At the heart of every Hitchcock film lies the intent to conspire or murder. Sometimes both at the same time. Usually the conspirators are linked to cheating husbands or wives, and the goal is always to dispose of one so that the other will benefit. His characters have grown so accustomed to this idea that the mere thought of it triggers euphoria and excitement.
You’re familiar with these characters by now. Brandon Shaw from Rope, Bruno Anthony from Strangers On A Train, Lars Thorwald from Rear Window. These are men who do not kill out of necessity but out of sheer enjoyment. Murder isn’t a sin; it’s a sport. It needs tight planning and even tighter execution. Most of the time their plans are flawless, and instead of hoping they get caught we hope that they succeed. Because how could such intelligence go to waste?
At the centre of Dial M For Murder is another such man, Tony Wendice (Ray Milland), a former tennis star who is now caught in the middle of a love triangle. His wife Margot (Grace Kelly) is in love with an American writer named Mark Halliday (Robert Cummings), and despite Margot’s affirmations, Tony knows all about the affair.
He hires an old college friend (Anthony Dawson) to carry out the murder. This makes way for the movie’s first of many extended scenes that devotes itself entirely to dialogue. Every line in this movie is written with purpose. The screenplay is penned by Frederick Knott, who based it on his own stage play of the same name, and he drives each character forward with intent to either do good or do bad. Tony wants to do bad. And he has an uncanny ability to formulate lies and rearrange the molecular structure of unfavourable situations to best suit his needs.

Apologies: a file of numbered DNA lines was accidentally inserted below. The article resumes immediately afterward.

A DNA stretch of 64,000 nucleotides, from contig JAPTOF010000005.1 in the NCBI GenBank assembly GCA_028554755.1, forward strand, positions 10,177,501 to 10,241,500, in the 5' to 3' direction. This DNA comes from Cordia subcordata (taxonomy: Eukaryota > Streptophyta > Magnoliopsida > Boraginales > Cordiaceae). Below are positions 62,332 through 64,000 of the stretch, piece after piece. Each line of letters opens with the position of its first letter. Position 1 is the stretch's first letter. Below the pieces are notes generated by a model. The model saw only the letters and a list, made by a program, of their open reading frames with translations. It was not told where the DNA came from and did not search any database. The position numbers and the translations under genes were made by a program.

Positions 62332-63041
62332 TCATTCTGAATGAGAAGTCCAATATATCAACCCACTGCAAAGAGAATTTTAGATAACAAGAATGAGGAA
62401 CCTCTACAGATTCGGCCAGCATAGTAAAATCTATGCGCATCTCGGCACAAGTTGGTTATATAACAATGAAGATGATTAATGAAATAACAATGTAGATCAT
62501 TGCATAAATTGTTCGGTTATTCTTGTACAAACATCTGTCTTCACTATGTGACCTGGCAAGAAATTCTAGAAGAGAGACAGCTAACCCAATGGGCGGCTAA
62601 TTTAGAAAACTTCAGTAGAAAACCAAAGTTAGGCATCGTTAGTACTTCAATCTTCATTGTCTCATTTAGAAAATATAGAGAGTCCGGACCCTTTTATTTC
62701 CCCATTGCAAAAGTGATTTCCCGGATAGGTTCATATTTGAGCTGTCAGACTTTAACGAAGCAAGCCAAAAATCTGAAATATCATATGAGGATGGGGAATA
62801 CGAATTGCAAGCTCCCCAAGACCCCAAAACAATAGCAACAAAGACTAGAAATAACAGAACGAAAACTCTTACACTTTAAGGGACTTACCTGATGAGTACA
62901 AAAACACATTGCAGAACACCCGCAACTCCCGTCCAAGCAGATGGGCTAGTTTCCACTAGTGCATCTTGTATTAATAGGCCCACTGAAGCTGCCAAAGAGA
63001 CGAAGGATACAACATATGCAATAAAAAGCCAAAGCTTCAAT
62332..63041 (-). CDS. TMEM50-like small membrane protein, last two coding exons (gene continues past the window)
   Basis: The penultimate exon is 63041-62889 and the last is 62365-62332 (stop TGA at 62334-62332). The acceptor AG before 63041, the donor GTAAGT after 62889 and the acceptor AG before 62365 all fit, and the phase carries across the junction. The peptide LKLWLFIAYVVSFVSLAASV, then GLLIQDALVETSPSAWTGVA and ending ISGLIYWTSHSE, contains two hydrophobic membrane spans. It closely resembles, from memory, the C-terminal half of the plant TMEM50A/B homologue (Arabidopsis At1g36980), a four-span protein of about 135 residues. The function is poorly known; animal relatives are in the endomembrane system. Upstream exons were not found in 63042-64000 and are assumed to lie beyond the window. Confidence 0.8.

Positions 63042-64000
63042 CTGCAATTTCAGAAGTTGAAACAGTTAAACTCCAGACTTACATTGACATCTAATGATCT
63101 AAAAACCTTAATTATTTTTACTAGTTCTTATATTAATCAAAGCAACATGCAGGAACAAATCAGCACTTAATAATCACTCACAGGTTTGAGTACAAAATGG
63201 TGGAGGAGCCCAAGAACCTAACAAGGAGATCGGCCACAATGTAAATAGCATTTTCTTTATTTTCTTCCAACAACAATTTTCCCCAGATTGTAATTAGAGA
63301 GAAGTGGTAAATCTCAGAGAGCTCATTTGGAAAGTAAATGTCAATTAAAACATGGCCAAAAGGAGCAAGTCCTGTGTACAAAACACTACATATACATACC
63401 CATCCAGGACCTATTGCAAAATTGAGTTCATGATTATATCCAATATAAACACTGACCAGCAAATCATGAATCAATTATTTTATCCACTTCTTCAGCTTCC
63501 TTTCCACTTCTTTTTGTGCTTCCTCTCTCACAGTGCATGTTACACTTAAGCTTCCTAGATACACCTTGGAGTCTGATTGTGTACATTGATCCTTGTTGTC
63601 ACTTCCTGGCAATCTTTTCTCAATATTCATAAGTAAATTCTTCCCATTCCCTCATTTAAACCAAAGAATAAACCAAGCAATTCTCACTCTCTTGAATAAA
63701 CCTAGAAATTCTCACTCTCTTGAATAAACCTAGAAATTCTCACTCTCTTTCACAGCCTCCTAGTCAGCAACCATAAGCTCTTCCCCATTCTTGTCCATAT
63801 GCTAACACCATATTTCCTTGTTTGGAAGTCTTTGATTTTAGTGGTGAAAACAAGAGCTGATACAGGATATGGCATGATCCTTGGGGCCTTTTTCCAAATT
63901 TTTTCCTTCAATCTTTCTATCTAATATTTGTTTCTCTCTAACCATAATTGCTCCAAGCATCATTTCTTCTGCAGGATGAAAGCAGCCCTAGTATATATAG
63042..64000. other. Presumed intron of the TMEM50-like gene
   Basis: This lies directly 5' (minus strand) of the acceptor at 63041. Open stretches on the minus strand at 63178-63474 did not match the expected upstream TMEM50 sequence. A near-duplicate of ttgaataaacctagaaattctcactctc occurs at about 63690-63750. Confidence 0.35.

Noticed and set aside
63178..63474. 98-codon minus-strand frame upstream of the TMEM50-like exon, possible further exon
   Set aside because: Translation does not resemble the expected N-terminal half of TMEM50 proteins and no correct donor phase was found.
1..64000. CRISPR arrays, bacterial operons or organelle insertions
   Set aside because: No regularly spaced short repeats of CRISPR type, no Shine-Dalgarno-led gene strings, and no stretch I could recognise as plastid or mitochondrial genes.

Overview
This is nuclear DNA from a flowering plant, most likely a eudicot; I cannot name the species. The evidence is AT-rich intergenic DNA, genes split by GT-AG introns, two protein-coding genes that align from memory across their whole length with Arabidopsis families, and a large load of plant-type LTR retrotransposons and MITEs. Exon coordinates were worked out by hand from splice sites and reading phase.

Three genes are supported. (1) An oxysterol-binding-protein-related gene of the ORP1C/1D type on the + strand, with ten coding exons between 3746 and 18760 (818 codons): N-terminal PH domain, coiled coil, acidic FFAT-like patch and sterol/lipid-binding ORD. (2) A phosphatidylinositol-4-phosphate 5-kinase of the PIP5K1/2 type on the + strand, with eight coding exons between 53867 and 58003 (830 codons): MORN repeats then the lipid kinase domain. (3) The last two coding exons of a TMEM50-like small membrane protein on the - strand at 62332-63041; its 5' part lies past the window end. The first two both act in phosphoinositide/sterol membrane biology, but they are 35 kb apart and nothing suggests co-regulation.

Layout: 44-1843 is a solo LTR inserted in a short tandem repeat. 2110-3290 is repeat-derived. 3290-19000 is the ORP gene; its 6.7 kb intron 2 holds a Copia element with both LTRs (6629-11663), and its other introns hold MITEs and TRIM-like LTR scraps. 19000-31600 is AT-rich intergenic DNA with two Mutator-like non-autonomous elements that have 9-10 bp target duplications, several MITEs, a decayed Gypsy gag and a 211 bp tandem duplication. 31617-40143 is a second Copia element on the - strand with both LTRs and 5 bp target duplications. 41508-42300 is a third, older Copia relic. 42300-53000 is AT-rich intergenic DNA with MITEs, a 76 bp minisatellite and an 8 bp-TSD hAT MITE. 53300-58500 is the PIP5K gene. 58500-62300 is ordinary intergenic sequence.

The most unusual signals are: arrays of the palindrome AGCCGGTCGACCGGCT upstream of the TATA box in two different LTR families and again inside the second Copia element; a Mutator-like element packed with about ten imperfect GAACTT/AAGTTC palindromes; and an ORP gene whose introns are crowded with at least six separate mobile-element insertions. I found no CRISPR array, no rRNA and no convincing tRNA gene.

He discusses the plot with this college friend, whom he blackmails into killing Margot at the opportune moment. There’s something to be admired in the way Tony lays down the blueprint of the crime. I’d imagine him being the Sherlock of murder, probably not in the same league as Moriarty, but given the space and time he could very easily send Sherlock running around in circles. And the key to his malice is in his undying love of the spectacle.
He convinces the friend, who follows his instructions to the T. But something goes wrong. I will not say what.
The murder scene is shot and edited under Hitchcock’s strict philosophy of suspense filmmaking. If you see a bomb under a table and it explodes, that’s action. If you see a bomb under a table and it doesn’t explode, that’s suspense. We know the murder is going to take place. That alone builds up the suspense. When little details start to fall apart, the suspense is amplified. When the payoff arrives, the suspense develops into pure action and we’re taken along for the ride without question as to why everything is happening.
Now, having kept what happens during the murder a secret, I can’t reveal too much about what happens next. All I can say is that what follows is an engaging investigation that brings together suspects, victims, and the police. More of Knott’s brilliant writing is on show here, though at times it can be a little cluttered. The police inspector goes through the routine of questioning and suspecting, and later conjures his own take on what really went down. We don’t follow him till the very end.
For me, though, the star is Tony Wendice. Channeling some of Jimmy Stewart’s wit and understated charm — at times he even looks like Stewart — he wades through all the lies and deceit as easily as he creates them. His manner and speech are so fluent, so confident that we buy into his fabrications. Like I mentioned earlier, we want characters like him to succeed, because they display unmatched intelligence. Consider the scene following the murder. Tony rearranges his apartment. We know what he’s doing, and why, but we are not quite certain how it’ll play out or to what conclusion it will lead. To Tony, though, it’s all written out. It’s all there in his mind. He knows the beginning, middle, and end.
Best Moment | All of it. The murder scene in particular.
Worst Moment | Nope.